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nps: impossible to transfer the savings made under the NPS to the States: regulator – Mintpaisa

The pension regulator has advised state governments reverting to the old defined pension scheme that their right to savings accrued by employees under the National Pension System (NPS) is not legally defensible.

The Pension Funds Regulation and Development Authority (PFRDA) said after a detailed legal review of the NPS provisions that employee deposits could not be transferred to the Treasury.

Rajasthan and Punjab demanded NPS deposits from employees, believing that after switching to the old pension system, the state would provide them with pensions.

“The legal framework does not allow the transfer of funds from employees to employers under the scheme,” said a person familiar with the development. The NPS is structured with certain tax incentives and the accumulated corpus includes employee and government contributions, the person said.


The provisions do not allow such a transfer of funds to anyone, the person added.

This issue is again in the spotlight after the Punjab government announced a return to the old pension scheme and demanded that employee funds be transferred to the state government to facilitate this change.

The Chief Minister of Punjab has requested the Chief Secretary of State to seek legal advice for the transfer of employee funds to the state government. Although the cabinet-approved scheme has been notified, its implementation is not yet clear. Political parties have promised a return to the old pension system in states that go to the polls.

Chhattisgarh is expected to follow suit and demands to return to the old pension scheme are gaining ground in Madhya Pradesh and Himachal Pradesh.

Rajasthan has already applied for NPS funds and is in communication with the PFRDA on the matter.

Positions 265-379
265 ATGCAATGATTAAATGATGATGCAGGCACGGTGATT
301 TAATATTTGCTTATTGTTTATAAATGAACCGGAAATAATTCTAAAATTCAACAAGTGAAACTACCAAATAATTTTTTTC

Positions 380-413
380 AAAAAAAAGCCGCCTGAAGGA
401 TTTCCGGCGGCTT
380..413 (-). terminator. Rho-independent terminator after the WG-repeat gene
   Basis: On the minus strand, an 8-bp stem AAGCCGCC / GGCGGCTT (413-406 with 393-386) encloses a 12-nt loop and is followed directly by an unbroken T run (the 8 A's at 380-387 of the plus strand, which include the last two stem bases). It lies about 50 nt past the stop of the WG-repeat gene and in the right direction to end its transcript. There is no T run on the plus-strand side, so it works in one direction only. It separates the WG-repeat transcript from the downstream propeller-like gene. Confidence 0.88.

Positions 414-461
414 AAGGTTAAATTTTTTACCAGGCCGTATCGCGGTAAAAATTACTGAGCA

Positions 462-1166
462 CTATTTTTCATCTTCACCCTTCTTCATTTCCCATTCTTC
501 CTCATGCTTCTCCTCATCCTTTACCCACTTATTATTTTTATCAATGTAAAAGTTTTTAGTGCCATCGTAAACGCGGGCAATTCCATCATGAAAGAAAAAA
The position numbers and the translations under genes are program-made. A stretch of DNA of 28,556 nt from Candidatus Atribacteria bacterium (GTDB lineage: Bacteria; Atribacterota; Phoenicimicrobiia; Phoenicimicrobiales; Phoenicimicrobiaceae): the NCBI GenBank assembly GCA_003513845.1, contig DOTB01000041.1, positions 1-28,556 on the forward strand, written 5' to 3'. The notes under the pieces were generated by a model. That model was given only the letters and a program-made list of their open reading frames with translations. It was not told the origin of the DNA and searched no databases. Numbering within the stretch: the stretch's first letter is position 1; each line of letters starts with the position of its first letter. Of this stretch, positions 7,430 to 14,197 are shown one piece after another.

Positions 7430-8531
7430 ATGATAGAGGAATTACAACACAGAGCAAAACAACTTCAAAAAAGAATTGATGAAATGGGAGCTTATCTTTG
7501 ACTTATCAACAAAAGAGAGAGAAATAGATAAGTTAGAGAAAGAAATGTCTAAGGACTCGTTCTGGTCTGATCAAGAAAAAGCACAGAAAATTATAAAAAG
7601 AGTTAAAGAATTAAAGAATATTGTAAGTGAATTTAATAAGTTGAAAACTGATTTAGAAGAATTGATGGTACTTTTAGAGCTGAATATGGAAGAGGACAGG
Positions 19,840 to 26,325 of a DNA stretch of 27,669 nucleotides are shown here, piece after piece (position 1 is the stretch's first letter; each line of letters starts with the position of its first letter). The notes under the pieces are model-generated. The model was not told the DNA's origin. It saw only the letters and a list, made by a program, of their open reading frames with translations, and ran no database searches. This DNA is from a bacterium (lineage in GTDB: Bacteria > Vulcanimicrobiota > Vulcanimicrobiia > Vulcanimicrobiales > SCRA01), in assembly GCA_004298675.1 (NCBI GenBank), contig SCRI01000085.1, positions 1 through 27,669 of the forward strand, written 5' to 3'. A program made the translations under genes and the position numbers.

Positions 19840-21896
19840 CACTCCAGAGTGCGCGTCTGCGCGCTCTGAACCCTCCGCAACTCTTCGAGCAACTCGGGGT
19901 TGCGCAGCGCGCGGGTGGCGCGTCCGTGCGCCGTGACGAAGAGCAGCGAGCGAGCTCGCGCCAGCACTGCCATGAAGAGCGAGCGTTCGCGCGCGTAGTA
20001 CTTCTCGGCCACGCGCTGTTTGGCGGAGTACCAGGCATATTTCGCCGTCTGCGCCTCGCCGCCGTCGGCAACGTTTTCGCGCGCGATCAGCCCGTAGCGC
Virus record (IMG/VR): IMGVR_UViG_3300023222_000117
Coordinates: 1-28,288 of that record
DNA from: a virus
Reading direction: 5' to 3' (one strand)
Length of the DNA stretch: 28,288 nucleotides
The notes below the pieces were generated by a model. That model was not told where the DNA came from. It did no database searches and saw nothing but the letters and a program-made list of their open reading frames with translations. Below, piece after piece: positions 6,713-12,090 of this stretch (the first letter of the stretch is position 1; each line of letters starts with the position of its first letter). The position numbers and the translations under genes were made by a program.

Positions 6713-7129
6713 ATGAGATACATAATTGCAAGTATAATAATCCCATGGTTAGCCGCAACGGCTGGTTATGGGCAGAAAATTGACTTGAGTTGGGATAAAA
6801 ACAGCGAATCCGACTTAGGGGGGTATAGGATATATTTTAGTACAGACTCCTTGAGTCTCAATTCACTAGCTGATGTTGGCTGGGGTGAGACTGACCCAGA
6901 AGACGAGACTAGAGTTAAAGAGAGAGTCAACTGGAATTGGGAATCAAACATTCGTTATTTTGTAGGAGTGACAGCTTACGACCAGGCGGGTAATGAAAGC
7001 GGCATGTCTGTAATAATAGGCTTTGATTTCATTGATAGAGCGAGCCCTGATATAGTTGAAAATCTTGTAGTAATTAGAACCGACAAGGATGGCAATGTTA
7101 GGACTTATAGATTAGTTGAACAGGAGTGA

The Center had launched a contribution-based pension scheme in 2003 because the pension liabilities of the defined benefit pension system were beginning to weigh heavily on the budget and risked becoming unsustainable.

Defined benefit pension schemes impose unlimited liability on governments, unlike defined contribution schemes such as the NPS, in which the state only makes a specific contribution to the workers’ pension corpus.

A committee of experts tasked with studying state governments’ pension commitments warned in 2003 of the financial risks of maintaining defined pension plans. State pension payments fell from 2.1% of total revenue in FY81 to 11% in 2001-02, placing a huge burden on finances. They were expected to reach 20% in FY21.

The NPS was made compulsory for all new recruits to the central state services except the armed forces from 1 January 2004. Subsequently, most states joined the NPS.

The old pension scheme is a defined benefit scheme under which retirees received 50% of their last salary as a monthly pension.

In addition, the pension was adjusted for inflation and periodic compensation commissions, and it was an unfunded pay-as-you-go scheme charged to the state budget.

The move to the NPS was seen as a significant reform and several pundits have warned against the populist move to revert to the old system.

A June 2022 study by the Reserve Bank of India, “State Finances: A risk Analysis,” had flagged the revival of the old pension scheme by some states.


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